TAVERN ROCK “We want to be the baddest bar band around, but play original stuff,” proclaims Keith Pierce. “That would make us able to play anyplace in the USA and kick the shit out of everybody.”
Sometimes, bad choices don't seem so bad when we're making them. Sometimes, dangerously irresponsible decisions pan out. Sometimes, it doesn't matter, because it's already too late to turn back.
A few weeks ago, I signed up to spend an afternoon bar-hopping with a strange man. Upon noticing that he'd pounded a Guinness before I could down half a PBR, I wondered whether I hadn't gotten in over my head.
"I definitely am a weekend warrior," Mellow Bravo pulpiteer Keith Pierce tells me. "This is abnormal for me, to be out on a weekday drinking."
We're at Flann O'Brien's on Tremont Street in Roxbury, just a shade after 3 pm on a Thursday. Those of us with real drinking problems know 3 pm doesn't count as daytime, and Thursday is too close to Friday to count as a weekday. But this occasion marks a milestone for Pierce — a less abrasive, slimmer facsimile of Jack Black in High Fidelity who makes noises with his mouth akin to those of David Lee Roth and James Brown. He's spent many years plugging away in Boston rock circles. Now, Mellow Bravo — who unload their first long-player, Strut (self-released), on an unprepared society this Friday at the Middle East — have earned him his first newspaper interview.
And though the band have caroused for little more than a year, they're positioned to encourage other people to make many, many more-dubious choices. "I think the fact that musicians, on a whole, are in front of everybody all the time makes their drunkenness a little better documented," Pierce muses. "We're all pretty drunk."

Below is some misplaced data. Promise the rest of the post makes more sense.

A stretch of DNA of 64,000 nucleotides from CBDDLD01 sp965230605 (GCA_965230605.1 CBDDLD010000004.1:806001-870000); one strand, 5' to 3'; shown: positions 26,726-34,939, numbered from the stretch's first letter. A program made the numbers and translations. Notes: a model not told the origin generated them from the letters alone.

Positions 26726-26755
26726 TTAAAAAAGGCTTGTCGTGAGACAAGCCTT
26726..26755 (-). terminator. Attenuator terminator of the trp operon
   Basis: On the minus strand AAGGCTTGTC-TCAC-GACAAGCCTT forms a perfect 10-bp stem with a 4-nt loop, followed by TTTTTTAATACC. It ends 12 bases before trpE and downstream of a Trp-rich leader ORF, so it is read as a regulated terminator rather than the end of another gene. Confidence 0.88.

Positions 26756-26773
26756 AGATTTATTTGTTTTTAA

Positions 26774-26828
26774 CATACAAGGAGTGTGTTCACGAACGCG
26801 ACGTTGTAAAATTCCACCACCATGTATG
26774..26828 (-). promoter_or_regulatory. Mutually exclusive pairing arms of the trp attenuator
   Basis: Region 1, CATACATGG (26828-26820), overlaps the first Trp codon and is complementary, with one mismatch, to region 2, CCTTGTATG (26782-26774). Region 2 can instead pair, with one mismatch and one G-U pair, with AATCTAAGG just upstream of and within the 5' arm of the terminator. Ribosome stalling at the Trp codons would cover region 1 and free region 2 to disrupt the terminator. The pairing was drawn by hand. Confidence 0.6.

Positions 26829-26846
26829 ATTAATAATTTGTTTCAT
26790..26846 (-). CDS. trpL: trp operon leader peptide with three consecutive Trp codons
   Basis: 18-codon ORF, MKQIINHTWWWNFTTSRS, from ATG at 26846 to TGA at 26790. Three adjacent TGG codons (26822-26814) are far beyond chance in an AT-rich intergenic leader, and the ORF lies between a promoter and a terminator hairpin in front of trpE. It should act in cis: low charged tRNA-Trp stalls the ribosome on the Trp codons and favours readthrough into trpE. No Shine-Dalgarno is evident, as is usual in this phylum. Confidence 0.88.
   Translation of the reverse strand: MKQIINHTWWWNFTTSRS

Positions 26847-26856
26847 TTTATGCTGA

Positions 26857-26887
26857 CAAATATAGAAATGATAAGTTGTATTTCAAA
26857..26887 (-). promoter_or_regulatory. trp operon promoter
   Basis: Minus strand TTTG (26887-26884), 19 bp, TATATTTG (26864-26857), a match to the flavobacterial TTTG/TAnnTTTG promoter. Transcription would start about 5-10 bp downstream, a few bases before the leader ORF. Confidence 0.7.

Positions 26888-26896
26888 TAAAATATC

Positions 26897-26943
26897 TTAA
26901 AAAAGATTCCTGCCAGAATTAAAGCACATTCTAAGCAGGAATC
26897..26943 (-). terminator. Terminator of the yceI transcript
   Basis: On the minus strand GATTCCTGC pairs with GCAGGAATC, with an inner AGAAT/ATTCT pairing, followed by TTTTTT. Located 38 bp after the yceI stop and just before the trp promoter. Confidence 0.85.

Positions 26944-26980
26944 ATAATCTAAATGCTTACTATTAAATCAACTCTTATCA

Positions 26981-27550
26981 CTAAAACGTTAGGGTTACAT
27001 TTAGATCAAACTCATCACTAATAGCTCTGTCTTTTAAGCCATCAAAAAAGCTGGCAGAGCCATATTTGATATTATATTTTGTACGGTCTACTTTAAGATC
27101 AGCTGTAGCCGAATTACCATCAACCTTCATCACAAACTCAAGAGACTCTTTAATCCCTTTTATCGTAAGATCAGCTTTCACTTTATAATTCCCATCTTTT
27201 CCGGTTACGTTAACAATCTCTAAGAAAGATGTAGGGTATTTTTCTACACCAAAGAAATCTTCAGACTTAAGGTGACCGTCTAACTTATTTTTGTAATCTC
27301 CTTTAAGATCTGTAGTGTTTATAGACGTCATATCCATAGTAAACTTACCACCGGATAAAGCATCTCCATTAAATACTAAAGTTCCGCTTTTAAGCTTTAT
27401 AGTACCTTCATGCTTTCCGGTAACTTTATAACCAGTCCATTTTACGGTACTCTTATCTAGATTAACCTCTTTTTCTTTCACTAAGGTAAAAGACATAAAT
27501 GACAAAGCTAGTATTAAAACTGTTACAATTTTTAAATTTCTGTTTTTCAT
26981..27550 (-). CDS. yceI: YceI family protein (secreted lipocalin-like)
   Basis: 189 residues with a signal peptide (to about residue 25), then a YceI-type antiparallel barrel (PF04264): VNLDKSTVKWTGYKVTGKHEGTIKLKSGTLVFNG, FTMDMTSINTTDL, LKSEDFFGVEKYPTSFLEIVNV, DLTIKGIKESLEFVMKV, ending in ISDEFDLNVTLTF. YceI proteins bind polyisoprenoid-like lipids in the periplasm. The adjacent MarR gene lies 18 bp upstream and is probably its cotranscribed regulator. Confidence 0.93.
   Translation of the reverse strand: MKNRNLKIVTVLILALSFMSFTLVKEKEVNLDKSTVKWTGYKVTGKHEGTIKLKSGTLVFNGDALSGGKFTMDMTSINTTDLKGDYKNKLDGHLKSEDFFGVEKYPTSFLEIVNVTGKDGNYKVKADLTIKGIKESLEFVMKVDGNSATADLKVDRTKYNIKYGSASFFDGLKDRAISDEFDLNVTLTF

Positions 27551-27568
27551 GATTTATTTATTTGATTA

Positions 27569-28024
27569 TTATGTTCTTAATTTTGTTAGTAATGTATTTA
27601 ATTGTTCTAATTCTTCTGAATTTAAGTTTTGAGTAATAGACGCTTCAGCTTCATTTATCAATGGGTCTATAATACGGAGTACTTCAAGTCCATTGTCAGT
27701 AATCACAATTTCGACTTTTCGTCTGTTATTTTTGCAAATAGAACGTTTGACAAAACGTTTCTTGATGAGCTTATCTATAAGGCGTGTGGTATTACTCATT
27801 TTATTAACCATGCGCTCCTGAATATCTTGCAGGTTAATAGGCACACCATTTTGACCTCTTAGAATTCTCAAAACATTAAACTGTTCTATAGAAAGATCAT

This becomes a perpetual truism as our afternoon progresses from Flann's to Bukowski's to the Middle East Restaurant to Mellow Bravo's jam pad at New Alliance. The conversation drifts from local derelict street performers to how Eddie Vedder probably feels guilty about accidentally ruining music for 10 years to why Pierce's relationship with keyboardist and co-vocalist Jess Collins has yet to generate any band drama. But his mind never strays too far from rock and roll. Neither, it seems, does the collective cranium of Mellow Bravo — a congregation of former and current stoner-rockers and crust-punkers rechristened into a strange denomination of classic-rock revivalism.
Pierce mentions something about deconstructing old-school classic and roots rock, then putting the preferred pieces back together. This could account for how Mellow Bravo manage to sound archival without reflecting a specific erstwhile decade or staple band. Except for when they're deliberately mimicking Van Halen.
"We want to be the baddest bar band around, but play original stuff," Pierce proclaims. "That would make us able to play anyplace in the USA and kick the shit out of everybody."